California unions killed the Democrats’ last-minute push to force the state to adopt 100 percent renewable electricity production by 2046, over worries the nation’s highest utility costs are killing jobs.
Governor Jerry Brown and Senate President pro Tem Kevin de León were pushing hard to pass SB 100 in the final hours of the legislative session. The bill would require 44 percent of all retail electricity sold in the state to come from renewable energy and zero-carbon sources by 2024; 52 percent by 2027; 60 percent by 2030; and then 100 percent by 2046.
The Democrat party-line legislation would have accelerated the requirements of SB 350. That legislation, passed in 2015, requires 50 percent of all retail electricity sold in the state to come from renewable energy and zero-carbon sources by renewables by 2030.
But it appears that the state’s powerful union sector is feeling the heat from its members and employers, angered that energy-rich California now has the “lower 48’s” highest average electric utility rates for residential, commercial, industrial and transportation at 17.55 cents per kilowatt hour. They quietly killed the legislation, which had already passed the State Senate, by making sure it did not come to an Assembly floor vote.
To put a perspective on the current comparative cost burdens that the state’s families and businesses suffered last year, Californians paid 62 percent higher electrical costs than the national average for electricity. But even worse on a regional basis, Californians paid 124 percent more for electricity than residents of Washington State, and 98 percent more than residents of Oregon.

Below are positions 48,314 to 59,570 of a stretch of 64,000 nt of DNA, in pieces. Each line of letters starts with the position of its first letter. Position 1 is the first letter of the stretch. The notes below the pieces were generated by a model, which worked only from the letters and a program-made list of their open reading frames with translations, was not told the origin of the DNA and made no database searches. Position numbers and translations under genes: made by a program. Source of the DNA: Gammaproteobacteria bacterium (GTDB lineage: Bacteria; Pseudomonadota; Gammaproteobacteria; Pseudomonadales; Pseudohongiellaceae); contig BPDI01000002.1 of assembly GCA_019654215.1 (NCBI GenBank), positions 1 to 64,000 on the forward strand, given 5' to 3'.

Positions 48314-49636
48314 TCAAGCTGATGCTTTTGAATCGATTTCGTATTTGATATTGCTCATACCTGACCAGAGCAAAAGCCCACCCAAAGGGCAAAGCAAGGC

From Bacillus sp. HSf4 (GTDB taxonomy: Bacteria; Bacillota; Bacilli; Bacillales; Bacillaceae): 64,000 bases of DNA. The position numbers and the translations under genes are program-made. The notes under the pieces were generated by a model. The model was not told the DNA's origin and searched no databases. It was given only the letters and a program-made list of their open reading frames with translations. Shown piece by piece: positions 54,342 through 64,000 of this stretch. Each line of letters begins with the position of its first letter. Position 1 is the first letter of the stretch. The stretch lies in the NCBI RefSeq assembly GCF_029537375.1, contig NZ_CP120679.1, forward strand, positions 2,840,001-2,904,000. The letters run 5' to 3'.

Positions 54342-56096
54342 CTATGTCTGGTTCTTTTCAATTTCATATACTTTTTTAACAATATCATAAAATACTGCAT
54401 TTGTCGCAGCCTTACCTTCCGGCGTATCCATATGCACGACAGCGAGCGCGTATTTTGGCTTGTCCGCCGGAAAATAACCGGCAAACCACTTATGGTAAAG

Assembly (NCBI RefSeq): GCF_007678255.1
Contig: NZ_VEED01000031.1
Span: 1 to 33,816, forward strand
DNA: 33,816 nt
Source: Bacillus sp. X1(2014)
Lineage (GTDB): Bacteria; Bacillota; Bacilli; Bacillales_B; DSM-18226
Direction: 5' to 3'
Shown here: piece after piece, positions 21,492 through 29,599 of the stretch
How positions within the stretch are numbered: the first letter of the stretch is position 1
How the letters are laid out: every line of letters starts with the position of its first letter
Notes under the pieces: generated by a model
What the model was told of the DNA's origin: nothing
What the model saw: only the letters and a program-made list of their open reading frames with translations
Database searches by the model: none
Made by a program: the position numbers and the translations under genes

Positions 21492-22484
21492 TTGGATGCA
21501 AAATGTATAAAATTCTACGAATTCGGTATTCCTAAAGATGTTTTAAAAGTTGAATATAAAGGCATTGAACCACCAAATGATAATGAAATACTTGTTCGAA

Because energy-rich California used to have electricity costs that were below the 1960 national average of 1.8 cents per kilowatt hour, the state was a large electricity exporter.
But under a government-mismanaged deregulation of utilities in the 1990s, the Democrat-controlled legislature demanded the public utilities commission implement a “Long Term Procurement Process.” Rather than encouraging the building of more efficient power plants, the California regulatory scheme prevented building new efficient power plants by forcing utilities to rely on the unreliable availability and predatory prices for imported electricity.
After California suffered a 2000-era energy crisis, the state forced utilities to comply with a Renewables Portfolio Standard in 2002. The movement to renewables started slowly, but since 2010 about 80 percent of new electrical production has come from highly subsidized renewables, according to the Hass Energy Institute at the UC Berkeley Business School.
Proponents of strong renewable standards claim new purchase contracts for renewable energy are only priced “modestly above those for a new conventional natural gas power plant.” But renewables such as solar and wind have intermittent availability. For evenings and whenever the skies are overcast or the wind is calmed, California utilities must pay to have an equivalent percentage of natural gas electrical generation available to offset 100 percent renewable sources.
Breitbart News reported extensively about Governor Brown’s hopscotching around the world to sign climate change agreements with some of the world’s worst polluters, such as Russia’s President Vladimir Putin and China’s General Secretary of the Communist Party Xi Jinping.
With only 16 months left before he is termed out of running for governor for a second time, Brown is running out of time to drive up California electrical prices.